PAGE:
Remembering the rings is certainly one. As, is getting the groom-to-be to the church on time. Make a mess of either of these less than arduous tasks and you can expect the bride to be not so much blushing as out for your blood.
Ask most blokes, however, what the most important duty performed by a Best Man is and the answer will invariably include the words ‘stag’ and ‘do’. I mention this because, for the first time, the task of organising this rite-of-passage has fallen to me.
Well, I say first time. I did actually organise my own shindig to Moscow a few years ago, due to my own Best Man’s organisational powers being such that we’d have been lucky to get out of Keighley never mind reach the Russian capital.
Anyway, I digress. Next month will see 13 of us head to London to bid a fond farewell to my mate Neil’s days as a bachelor. The capital was chosen for a number of reasons, not least that a trip abroad would have cost the earth and the fact that Neil now lives in Australia – meaning he was understandably less than keen on hopping on a plane just a few days after flying 12,000 miles.
So, London it is over the Spring Bank holiday. Which just happens to be the weekend when European football’s biggest club game comes to Wembley.
Initially, the hope was we might be able to attend – a plan that was quickly abandoned once UEFA announced a minimum ticket price of £150 plus a truly scandalous £26 booking fee.
Even so, just being there on the day of the Champions League final will be something to savour – as I know from personal experience, having attended the 1992 final when Barcelona beat Sampdoria and both sets of fans created a party atmosphere in central London.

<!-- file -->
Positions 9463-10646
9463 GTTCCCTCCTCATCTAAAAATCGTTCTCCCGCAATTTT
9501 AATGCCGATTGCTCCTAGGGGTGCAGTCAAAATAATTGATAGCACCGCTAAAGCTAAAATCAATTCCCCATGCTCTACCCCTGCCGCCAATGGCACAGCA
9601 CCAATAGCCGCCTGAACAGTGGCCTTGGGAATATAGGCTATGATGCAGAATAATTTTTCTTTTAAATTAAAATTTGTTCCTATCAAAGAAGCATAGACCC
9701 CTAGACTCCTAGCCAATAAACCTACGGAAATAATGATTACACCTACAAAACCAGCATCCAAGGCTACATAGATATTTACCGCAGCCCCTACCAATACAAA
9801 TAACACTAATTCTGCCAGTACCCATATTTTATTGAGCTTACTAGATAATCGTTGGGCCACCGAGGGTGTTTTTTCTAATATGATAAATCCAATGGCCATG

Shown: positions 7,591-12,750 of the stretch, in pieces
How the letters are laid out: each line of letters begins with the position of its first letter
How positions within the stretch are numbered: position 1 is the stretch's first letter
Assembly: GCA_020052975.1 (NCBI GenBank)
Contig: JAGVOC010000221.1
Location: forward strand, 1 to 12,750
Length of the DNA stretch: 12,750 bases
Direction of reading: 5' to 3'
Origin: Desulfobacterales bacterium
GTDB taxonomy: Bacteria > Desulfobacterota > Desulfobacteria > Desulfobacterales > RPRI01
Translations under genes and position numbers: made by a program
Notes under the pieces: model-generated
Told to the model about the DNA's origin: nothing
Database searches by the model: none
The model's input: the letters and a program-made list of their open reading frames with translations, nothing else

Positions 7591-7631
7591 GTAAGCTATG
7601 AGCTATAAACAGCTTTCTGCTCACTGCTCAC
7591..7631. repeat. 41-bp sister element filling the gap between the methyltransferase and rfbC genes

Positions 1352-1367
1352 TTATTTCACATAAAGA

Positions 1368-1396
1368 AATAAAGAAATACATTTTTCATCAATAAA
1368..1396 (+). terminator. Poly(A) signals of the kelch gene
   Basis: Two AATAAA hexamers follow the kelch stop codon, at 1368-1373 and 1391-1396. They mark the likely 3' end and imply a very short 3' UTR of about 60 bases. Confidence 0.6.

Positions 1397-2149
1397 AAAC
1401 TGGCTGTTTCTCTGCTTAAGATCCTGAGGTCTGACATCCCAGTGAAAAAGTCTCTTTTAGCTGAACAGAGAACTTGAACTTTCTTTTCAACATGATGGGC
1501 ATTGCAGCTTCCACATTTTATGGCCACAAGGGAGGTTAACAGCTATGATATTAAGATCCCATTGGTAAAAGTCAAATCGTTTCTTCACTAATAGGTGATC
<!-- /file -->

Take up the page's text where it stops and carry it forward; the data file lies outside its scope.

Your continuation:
With that in mind, therefore, I can’t say this week’s events in the Bernabeu – when the possibility of an all-English final were ended by a 4-0 thrashing for Spurs – came as too much of a disappointment.
Peter Crouch’s red card and some truly abject defending from set-pieces means what has been a thrilling Champions League debut for Harry Redknapp’s men is all but over.
More importantly in terms of Saturday, May 28, Barcelona’s similarly ruthless demolition of Shakhtar Donetsk 24 hours after Real’s own four-goal triumph means the semi-finals will host El Clasico. The result is one set of fans from Spain will be heading to the final in London. And, as I tipped Madrid to lift the trophy in this very column way back in September, I am plumping for Jose Mourinho to edge a step closer to a hat-trick of Champions League successes.
As for who else will contest the Wembley final, this is much harder to call.
Following a disappointingly one-sided round of quarter-final first legs, the two sides most likely to meet in the last four are Schalke, 5-2 winners in Italy on Tuesday night, and Manchester United.
It is certainly difficult to see a repeat of the first knockout stage when Inter Milan overcame a first-leg defeat in the San Siro to knock out a German side – Bayern Munich being the unfortunate side to crash out on away goals after losing the return 3-2 at the Allianz Arena.
That leaves the all-England affair at Old Trafford, a stadium where United have let slip two points from a possible 45 in the league this season – making an away win seem highly unlikely.
A semi-final date with Schalke, who are 10th in the Bundesliga after finishing as runners-up last year, would then surely be to the liking of United – meaning central London should be a lively place to be come Spring Bank holiday.